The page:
An Air China plane takes off from Beijing Daxing International Airport. (Photo by Zou Hong/China Daily)
China's air travel market has performed highly positively since the country optimized its COVID-19 response measures, the International Air Transport Association said.
There is also huge potential for future growth, the association added.
Thanks to the reopening of China's borders, IATA has raised its profit forecast for the global aviation industry.
It said in June that airline industry profits are expected to reach $9.8 billion this year, more than double its previous forecast of $4.7 billion in December last year.
Chinese airlines have a strong reputation and comprehensive route network globally. They are highly competitive and are expected to embrace huge growth opportunities in the international market, said Willie Walsh, director-general of IATA, during a news conference in the Chinese capital.
Walsh had come to Beijing from London on a flight operated by Air China earlier this week.
"This is my 25th visit to Beijing. China remains an attractive destination for international travelers, and many people are excited about visiting China after the pandemic. China's visa-on-arrival policy is also convenient and attractive for many foreign tourists," he said.
In 2019, China's domestic flight market accounted for 9.8 percent of the global domestic market for air travel. In 2022, it dropped to 6.4 percent, but during the first six months of this year, the number rebounded to 11 percent, exceeding the pre-pandemic level, IATA said.
In the first half of the year, China's civil aviation transport maintained its recovery momentum, almost returning to the level seen in 2019 before the pandemic, according to the Civil Aviation Administration of China.
From January to June, about 284 million air passenger trips were handled, reaching 88.2 percent of the level recorded in the first half of 2019, CAAC said.
Meanwhile, passenger demand for international travel continues to be strong globally. The performance of premium travel, or the segments of first class and business class, has recovered faster than that of the economy class, IATA said.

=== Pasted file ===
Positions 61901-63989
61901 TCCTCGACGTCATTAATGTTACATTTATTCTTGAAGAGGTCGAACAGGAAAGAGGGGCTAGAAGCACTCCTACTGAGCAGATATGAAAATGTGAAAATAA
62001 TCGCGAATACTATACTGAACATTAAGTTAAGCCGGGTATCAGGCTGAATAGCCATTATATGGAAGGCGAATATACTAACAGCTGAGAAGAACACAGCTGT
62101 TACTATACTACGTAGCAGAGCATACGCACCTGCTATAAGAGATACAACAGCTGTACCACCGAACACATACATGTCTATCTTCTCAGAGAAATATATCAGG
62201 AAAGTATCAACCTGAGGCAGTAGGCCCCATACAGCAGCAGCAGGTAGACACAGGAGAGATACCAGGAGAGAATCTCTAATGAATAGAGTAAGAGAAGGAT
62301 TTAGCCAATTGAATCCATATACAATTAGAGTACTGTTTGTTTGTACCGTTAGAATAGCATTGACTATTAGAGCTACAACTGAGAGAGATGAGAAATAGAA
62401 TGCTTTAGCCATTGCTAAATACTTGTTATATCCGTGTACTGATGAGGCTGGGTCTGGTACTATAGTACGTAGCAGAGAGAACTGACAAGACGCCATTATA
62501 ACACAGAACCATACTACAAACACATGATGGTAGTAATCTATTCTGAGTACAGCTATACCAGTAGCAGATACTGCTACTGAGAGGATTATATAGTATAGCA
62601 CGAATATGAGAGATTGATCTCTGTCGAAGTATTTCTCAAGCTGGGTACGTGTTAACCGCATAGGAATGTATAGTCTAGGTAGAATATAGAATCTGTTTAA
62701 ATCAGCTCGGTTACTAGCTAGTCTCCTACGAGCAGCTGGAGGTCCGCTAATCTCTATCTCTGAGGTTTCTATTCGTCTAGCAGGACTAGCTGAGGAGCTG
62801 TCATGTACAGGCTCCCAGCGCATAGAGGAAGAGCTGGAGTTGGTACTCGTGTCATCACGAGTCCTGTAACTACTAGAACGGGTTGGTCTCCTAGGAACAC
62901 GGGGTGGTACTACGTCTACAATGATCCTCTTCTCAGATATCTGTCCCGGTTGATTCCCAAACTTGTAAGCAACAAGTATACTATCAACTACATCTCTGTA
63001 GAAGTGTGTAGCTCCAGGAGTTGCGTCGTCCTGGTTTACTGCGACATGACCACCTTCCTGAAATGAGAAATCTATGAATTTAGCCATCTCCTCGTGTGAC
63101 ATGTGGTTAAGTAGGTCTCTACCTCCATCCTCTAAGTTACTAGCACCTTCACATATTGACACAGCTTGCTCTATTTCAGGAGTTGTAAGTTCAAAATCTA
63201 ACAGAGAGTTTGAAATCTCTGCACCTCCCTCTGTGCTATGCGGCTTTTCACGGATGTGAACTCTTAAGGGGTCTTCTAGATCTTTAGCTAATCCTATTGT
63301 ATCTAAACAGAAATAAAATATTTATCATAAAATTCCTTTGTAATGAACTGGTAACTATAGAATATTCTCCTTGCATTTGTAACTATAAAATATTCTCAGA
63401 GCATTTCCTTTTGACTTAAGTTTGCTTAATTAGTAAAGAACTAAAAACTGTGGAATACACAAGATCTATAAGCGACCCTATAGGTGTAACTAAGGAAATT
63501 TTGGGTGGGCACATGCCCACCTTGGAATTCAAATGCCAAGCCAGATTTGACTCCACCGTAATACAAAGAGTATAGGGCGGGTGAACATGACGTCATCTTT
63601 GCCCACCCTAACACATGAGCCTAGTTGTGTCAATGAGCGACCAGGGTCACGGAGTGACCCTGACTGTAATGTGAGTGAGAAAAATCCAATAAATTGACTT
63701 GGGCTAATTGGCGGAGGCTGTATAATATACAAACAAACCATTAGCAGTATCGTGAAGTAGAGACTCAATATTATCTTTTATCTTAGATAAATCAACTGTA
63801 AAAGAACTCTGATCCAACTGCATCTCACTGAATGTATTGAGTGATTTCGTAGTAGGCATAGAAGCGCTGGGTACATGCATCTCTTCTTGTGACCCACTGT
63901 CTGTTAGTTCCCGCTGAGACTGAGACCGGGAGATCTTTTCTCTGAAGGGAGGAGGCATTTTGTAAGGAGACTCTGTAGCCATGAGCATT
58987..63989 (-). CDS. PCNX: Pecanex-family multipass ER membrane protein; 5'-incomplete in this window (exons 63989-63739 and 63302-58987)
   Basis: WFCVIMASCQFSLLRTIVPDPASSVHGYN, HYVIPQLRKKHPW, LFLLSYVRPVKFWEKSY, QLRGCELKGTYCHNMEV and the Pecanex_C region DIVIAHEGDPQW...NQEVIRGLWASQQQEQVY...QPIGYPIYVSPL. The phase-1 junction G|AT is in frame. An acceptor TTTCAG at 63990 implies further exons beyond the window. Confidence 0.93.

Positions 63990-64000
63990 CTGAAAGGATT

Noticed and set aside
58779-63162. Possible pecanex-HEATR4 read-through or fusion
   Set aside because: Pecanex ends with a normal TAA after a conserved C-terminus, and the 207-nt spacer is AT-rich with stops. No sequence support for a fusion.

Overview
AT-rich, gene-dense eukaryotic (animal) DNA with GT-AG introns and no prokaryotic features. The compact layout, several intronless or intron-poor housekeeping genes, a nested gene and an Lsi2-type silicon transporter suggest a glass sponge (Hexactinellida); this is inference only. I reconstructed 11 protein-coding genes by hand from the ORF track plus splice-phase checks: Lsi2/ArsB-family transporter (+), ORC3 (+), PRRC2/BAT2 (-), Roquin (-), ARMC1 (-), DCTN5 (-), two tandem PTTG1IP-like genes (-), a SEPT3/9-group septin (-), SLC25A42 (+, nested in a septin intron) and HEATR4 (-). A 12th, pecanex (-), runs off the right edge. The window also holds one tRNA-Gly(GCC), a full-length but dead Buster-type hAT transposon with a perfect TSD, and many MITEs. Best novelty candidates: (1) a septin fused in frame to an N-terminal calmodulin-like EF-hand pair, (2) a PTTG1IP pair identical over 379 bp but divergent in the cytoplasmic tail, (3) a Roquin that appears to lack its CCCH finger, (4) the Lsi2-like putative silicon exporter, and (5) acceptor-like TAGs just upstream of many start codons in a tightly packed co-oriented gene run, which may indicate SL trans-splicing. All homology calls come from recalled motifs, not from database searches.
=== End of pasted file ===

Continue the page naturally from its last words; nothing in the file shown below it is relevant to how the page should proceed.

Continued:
"This trend has been consistent with all the major markets across the world, and IATA will continue to be very optimistic about the future growth of the aviation industry," Walsh said.
The number of direct passenger flights between China and the United States has remained low. One challenge is that Russia has closed its airspace to US carriers, and flights to China with route diversions from Russia take longer and inflate costs.
In addition, the delayed delivery of some widebody aircraft due to production capacity constraints has been another factor that hindered the recovery of long-haul routes such as the US-China flights, IATA said.
"Such a phenomenon is benefiting carriers in the Middle East, as many people choose to transfer flights in the region. Air traffic in the Middle East has been recovering much faster than other regions, and passenger demand recovery between Asia and the Middle East was one of the fastest," Walsh said.
Meanwhile, airlines have faced challenges in recruiting and retaining talent in the post-pandemic era, and the job market for aviation personnel has become more competitive than before, IATA said.